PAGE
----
More than 22% of mortgages still underwater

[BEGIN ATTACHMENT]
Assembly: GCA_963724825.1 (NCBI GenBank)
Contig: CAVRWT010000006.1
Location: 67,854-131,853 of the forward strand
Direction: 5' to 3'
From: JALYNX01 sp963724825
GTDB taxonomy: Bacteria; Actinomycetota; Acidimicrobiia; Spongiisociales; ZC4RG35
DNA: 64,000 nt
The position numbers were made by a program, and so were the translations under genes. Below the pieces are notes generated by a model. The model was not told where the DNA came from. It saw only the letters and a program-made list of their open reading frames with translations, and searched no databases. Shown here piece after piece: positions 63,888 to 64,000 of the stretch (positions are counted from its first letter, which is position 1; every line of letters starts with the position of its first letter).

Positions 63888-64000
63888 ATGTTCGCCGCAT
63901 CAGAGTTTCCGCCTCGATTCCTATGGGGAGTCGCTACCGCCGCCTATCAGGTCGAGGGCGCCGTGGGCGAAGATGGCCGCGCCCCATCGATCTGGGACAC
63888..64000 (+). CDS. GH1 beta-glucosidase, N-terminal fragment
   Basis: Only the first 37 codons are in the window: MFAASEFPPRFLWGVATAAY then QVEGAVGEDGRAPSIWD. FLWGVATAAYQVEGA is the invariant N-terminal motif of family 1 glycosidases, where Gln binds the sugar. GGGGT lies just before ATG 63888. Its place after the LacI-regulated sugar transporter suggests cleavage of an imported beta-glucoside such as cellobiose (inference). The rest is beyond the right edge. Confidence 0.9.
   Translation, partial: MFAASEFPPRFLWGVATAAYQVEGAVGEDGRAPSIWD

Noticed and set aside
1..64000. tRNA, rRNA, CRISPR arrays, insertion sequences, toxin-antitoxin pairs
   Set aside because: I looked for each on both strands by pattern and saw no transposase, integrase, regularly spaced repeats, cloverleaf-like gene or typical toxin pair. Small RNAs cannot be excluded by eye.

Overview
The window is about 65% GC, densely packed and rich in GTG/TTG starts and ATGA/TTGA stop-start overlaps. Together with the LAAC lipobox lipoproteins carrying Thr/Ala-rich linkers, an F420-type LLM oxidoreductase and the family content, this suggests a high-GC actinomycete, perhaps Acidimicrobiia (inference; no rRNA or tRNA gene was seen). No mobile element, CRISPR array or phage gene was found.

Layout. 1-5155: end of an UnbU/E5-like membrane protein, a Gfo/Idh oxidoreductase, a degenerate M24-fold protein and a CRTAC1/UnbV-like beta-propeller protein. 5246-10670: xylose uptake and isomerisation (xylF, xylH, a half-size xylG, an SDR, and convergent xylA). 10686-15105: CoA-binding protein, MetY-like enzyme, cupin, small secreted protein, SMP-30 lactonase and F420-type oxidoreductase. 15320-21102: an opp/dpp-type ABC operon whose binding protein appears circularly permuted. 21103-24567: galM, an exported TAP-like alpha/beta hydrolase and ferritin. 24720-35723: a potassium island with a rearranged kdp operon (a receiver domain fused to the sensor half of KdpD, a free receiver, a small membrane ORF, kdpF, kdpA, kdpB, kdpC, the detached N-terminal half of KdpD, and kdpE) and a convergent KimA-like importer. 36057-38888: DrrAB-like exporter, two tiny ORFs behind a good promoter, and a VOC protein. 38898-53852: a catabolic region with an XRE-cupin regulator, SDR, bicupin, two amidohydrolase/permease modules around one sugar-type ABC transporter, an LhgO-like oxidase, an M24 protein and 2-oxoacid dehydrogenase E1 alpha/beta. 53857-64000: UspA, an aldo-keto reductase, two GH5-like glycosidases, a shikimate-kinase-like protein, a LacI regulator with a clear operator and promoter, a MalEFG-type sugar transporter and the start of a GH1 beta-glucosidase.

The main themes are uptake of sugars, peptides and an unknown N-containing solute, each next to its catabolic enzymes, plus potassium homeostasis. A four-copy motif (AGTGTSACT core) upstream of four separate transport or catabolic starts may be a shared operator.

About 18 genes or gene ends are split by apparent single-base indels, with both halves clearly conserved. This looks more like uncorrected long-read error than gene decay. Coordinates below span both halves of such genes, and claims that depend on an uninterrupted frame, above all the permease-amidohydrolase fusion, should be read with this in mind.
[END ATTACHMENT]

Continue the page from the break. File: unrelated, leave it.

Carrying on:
Nearly 11 million properties, roughly 22.5% of all U.S. homes, were worth less than the underlying mortgage in the second quarter, according to CoreLogic (CLGX). The percentage of properties in negative equity declined slightly from 22.7% the previous quarter and down from 24% one year ago. Another 2.4 million borrowers held less than 5% equity in their home, what analysts call near-negative equity. CoreLogic also showed nearly three-quarters of all underwater borrowers are paying above-market interest on their home loans. "High negative equity is holding back refinancing and sales activity and is a major impediment to the housing market recovery," said Mark Fleming, CoreLogic chief economist. More borrowers could be in danger of falling underwater. JPMorgan Chase (JPM) analysts expect home prices to drop another 5% by the beginning of 2012, pushing the amount of underwater borrowers to 15 million, according to a research note released earlier in the month. If prices drop more, possibly 10% further, the number of borrowers in negative equity would approach 20 million. The Obama administration continues working on a proposal to boost refinancings, which many include eliminating some negative equity restrictions on Fannie Mae and Freddie Mac loans. Some analysts believe such a program would have only modest impact, but CoreLogic showed nearly 28 million outstanding mortgages hold above-market rates and, in theory, should be able to refinance. Of these, 8 million borrowers are in negative equity. Some believe the new plan from the administration will be a revamp of the Home Affordable Refinance Program, which allows Fannie and Freddie borrowers with up to 125% LTV to refinance. But more than 40% of borrowers with LTVs above that limit are trapped with mortgage rates above 6%. Only 17% of borrowers with positive equity have rates at that level. Negative equity also affects sales. Traditional home sales in areas with low negative equity numbers dropped 61% since the peak in 2005, compared with an 83% drop in areas with more underwater borrowers. Roughly 60% if borrowers in Nevada were underwater in the second quarter, the highest percentage of any state but down from 68% one year ago. It was followed by Arizona at 49% and Florida at 45%. "The hardest hit markets have improved over the last year, primarily as a result of foreclosures. But nationally, the level of mortgage debt remains high relative to home prices," CoreLogic said. Write to Jon Prior. Follow him on Twitter @JonAPrior.